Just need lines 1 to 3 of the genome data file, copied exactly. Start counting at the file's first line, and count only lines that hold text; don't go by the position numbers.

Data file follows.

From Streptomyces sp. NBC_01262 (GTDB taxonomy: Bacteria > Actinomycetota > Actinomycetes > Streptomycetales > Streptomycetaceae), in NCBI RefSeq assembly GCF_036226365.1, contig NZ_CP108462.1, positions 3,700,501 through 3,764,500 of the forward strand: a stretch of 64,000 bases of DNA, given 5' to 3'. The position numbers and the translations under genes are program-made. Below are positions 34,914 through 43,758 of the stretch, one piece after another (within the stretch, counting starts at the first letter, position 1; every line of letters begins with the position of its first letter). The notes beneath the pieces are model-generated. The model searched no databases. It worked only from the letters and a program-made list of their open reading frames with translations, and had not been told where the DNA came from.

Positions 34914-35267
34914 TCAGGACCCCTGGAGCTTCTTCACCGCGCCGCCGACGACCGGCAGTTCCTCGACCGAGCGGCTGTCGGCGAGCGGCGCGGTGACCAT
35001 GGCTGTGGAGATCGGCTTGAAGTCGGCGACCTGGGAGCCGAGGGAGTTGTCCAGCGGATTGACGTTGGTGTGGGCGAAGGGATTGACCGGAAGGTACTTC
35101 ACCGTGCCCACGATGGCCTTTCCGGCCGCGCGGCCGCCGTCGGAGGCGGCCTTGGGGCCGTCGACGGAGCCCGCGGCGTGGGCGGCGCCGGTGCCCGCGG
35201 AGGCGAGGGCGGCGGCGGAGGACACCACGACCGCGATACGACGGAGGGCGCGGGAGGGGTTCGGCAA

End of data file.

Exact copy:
From Streptomyces sp. NBC_01262 (GTDB taxonomy: Bacteria > Actinomycetota > Actinomycetes > Streptomycetales > Streptomycetaceae), in NCBI RefSeq assembly GCF_036226365.1, contig NZ_CP108462.1, positions 3,700,501 through 3,764,500 of the forward strand: a stretch of 64,000 bases of DNA, given 5' to 3'. The position numbers and the translations under genes are program-made. Below are positions 34,914 through 43,758 of the stretch, one piece after another (within the stretch, counting starts at the first letter, position 1; every line of letters begins with the position of its first letter). The notes beneath the pieces are model-generated. The model searched no databases. It worked only from the letters and a program-made list of their open reading frames with translations, and had not been told where the DNA came from.

Positions 34914-35267
34914 TCAGGACCCCTGGAGCTTCTTCACCGCGCCGCCGACGACCGGCAGTTCCTCGACCGAGCGGCTGTCGGCGAGCGGCGCGGTGACCAT